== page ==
I’ve been building RIOT from day one. I wrote the initial build system, and worked a lot on the current one. It kinda works, but is, IMO, not optimal. So I’ve been watching established and upcoming build systems (cmake, Meson, gn, bup, …). I don’t think they cater for RIOT’s needs. We (and other MCUs) do have quite special needs, as in, many applications have to get configured and built for many boards. The configurations are often quite similar, with slight differences. Often those can be grouped, essentially forming a graph. There’s a very high degree of modularity and (inter-)dependencies.

We express that using make (and now Kconfig), languages which were not really made for this task. That kinda works, and is very flexible, but it is not really easy to maintain, and just because someone knows make, doesn’t mean he doesn’t have to invest time to understand the custom logic implemented using it.

And there’s a lot of that. Dependency resolution, package management, downloading/patching, caching, docker, … We’ve basically written a complex modular build system in make (and now + Kconfig), in a cumbersome, untyped and archaic language. This kinda works, but is not optimal. We’ve been getting used to the pain points, and we’ve been improving and fixing for years, and yes, we can build RIOT, but personally, I think there’s a lot of room for improvement.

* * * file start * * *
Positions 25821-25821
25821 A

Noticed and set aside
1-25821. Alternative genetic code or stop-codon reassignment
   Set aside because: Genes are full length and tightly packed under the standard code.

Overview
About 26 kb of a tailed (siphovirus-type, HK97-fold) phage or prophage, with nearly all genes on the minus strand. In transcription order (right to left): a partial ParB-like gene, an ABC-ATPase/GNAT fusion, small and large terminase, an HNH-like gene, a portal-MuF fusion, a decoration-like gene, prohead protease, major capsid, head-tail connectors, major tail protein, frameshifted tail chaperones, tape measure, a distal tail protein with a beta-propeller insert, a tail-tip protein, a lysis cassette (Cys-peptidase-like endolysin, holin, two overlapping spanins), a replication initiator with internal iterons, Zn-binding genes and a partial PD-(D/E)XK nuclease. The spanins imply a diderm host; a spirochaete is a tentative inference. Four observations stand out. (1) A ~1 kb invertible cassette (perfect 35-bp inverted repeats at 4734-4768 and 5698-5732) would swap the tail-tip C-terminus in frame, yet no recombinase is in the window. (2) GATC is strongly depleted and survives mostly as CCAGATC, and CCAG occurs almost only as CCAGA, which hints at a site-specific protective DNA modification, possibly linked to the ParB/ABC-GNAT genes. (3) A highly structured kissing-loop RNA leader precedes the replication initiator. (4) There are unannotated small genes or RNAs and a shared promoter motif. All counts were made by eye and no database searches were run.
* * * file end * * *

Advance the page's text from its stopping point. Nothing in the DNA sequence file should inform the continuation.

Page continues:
Maybe dependency resolution is a main issue, but there are others. EXTERNAL_MODULE_DIRS just landed, and will hopefully become default, but doesn’t do remote modules. Files in subfolders are an FAQ that’s not being worked on. Working with external libraries is not intuitive at all. Correctness is an afterthought, rebuilds still need “clean” to work reliably. LTO is broken since an unrelated build system change. Often concurrency issues pop up. Build system info is spread across multiple files per folder. Build logic is intermingled with build configuration data. There’s a long list actually…

IMO, this is barely clean and maintainable, despite all the make knowledge and ecosystem. When doing substantial changes, more often than not potential reviewers say “I’m not comfortable reviewing this for lack of understanding of the build system”. Or, worse, something breaks. And we do have to constantly work on it.

Kconfig is not gonna solve most of these issues.

None of the established build systems support RIOT’s super flexible module system out of the box. They’d all require adding that, using their custom language.